Academic journal article Insight Turkey

Military Bases in the Foreign Policy of the United Arab Emirates

Academic journal article Insight Turkey

Military Bases in the Foreign Policy of the United Arab Emirates

Article excerpt

Introduction

The United Arab Emirates (UAE) is one of the leading Gulf countries in terms of oil resources. The country has pursued an active foreign policy on both regional and global scale, especially in the post-Arab uprisings period. The UAE government has established close relations with leading international actors such as the U.S. and Israel, and has started to play an active role in Middle East politics through its alliances and activities at the regional level. This policy activism, however, has been criticized by many experts who argue that Abu Dhabi's foreign policy initiatives far exceed its real capacity.

Despite these criticisms, the Emirati leadership is generally regarded as having a solid foreign policy agenda. The main figures of this foreign policy activism are Crown Prince Mohammed bin Zayed al-Nahyan and Vice-President Mohammed bin Rashid al-Maktoum. With the leadership of these two important figures, the country aims to become an important regional actor with the capacity to fight against terrorism, secure the global energy supply, and confront the effects of the international economic crisis. (1) The UAE government has utilized various instruments in order to successfully implement its foreign policy. These tools are diplomatic relations, financial assistance, investment, humanitarian aid and, most strikingly, the use of hard power. (2)

Military bases are the new tools the Emirati leadership is using to achieve its foreign policy objectives. The country has focused on establishing military bases in order to make use of its hard power capabilities. Concentrating especially on the Red Sea, the Horn of Africa and the Indian Ocean region, these activities have continued systematically since 2014. During the past few years, the UAE has established military bases on Socotra and Perim Island in Yemen, the Somaliland and Puntland regions in Somalia and the port city of Assab, Eritrea.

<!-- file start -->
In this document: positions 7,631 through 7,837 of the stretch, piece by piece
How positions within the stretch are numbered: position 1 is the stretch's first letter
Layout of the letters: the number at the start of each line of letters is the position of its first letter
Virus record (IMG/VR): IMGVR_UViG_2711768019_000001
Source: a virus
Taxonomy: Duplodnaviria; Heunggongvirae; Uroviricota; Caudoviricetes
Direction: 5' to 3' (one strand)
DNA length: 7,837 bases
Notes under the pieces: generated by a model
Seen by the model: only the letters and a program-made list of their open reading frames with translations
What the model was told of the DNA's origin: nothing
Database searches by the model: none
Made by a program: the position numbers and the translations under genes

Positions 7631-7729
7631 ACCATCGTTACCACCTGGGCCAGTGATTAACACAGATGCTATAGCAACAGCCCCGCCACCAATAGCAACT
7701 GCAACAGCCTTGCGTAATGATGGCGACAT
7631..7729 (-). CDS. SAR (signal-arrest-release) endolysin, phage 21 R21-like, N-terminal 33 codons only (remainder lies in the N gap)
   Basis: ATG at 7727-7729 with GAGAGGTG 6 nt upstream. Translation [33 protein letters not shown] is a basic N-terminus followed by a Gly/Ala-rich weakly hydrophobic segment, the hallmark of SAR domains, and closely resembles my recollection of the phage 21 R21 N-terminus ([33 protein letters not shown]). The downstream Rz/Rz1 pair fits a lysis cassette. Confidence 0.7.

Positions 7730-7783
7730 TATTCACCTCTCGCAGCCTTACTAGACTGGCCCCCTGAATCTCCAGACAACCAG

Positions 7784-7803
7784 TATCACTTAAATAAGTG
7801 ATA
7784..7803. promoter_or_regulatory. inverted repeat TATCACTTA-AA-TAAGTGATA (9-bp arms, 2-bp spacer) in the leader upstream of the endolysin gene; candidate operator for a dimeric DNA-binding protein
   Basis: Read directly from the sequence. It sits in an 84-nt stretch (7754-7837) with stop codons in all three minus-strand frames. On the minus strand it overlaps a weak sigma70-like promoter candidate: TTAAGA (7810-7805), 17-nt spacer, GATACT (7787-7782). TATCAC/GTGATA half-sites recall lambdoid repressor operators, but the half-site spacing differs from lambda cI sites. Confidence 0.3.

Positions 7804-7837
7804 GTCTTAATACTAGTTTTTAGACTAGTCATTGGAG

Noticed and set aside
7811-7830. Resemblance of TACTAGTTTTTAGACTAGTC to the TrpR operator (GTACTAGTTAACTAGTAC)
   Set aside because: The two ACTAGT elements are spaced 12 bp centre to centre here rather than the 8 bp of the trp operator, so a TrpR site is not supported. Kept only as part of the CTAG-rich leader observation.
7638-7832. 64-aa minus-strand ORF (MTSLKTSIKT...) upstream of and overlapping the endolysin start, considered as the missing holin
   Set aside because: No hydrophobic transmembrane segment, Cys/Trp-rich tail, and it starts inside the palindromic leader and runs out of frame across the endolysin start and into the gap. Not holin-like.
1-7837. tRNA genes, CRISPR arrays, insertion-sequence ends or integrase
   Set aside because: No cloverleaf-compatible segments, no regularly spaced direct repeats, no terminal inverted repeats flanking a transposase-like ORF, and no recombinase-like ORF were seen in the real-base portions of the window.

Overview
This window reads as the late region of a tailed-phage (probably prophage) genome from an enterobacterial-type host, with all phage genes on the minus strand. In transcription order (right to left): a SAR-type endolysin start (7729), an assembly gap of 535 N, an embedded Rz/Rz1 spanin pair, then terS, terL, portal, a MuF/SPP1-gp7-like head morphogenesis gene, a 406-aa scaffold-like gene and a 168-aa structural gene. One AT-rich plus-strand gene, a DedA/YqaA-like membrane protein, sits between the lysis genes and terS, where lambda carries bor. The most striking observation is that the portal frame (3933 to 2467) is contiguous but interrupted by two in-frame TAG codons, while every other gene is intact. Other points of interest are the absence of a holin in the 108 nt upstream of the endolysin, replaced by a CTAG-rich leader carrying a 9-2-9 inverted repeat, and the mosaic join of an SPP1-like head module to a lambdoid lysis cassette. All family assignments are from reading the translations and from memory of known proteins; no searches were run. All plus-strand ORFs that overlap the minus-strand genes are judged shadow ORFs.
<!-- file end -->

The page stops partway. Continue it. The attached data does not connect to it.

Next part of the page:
By establishing military bases, the UAE aims to become a strong regional player, particularly in the Gulf of Aden. The country also aims to strengthen its geopolitical influence through strong military presence in one of the strategic locations of international trade. The military bases also serve the Emirati leadership in their aim to successfully compete with regional players such as Turkey, Qatar and Iran, countries that have already established strong relations with regional actors in the Horn of Africa. The UAE administration believes that having a military presence in the wider region will strengthen its position in regional organizations such as the Gulf Cooperation Council (GCC) and the Arab League. Finally, being able to use hard power will allow Abu Dhabi to confront militant organizations such as the Houthis, ISIS and al-Qaeda. Before exploring the military bases established by the United Arab Emirates in detail, it would be helpful to examine the transformation of the Emirati foreign policy. This will provide a basis for better understanding the military base activities of the UAE.

The Transformation of the UAE's Foreign Policy

The United Arab Emirates has been under the Western security umbrella throughout its modern history. Particularly, the United States (U.S.) and the United Kingdom (UK) provided the Emirati leadership with a solid alliance that could protect the Gulf nation from external and domestic threats. In the post-Gulf War period, the military and political influence of Western actors in the region became definite, while the transport of energy from the Gulf region, to both Asian and Western markets, continued at an increasing rate. (3) Having a considerable surplus in the budget through oil exports, the UAE drew global attention with huge domestic projects, while trying to take precautions against potential threats by creating a significant budget for armament. During the 2000s, the Emirati leadership invested heavily in weapons and military equipment, mostly from the U. …

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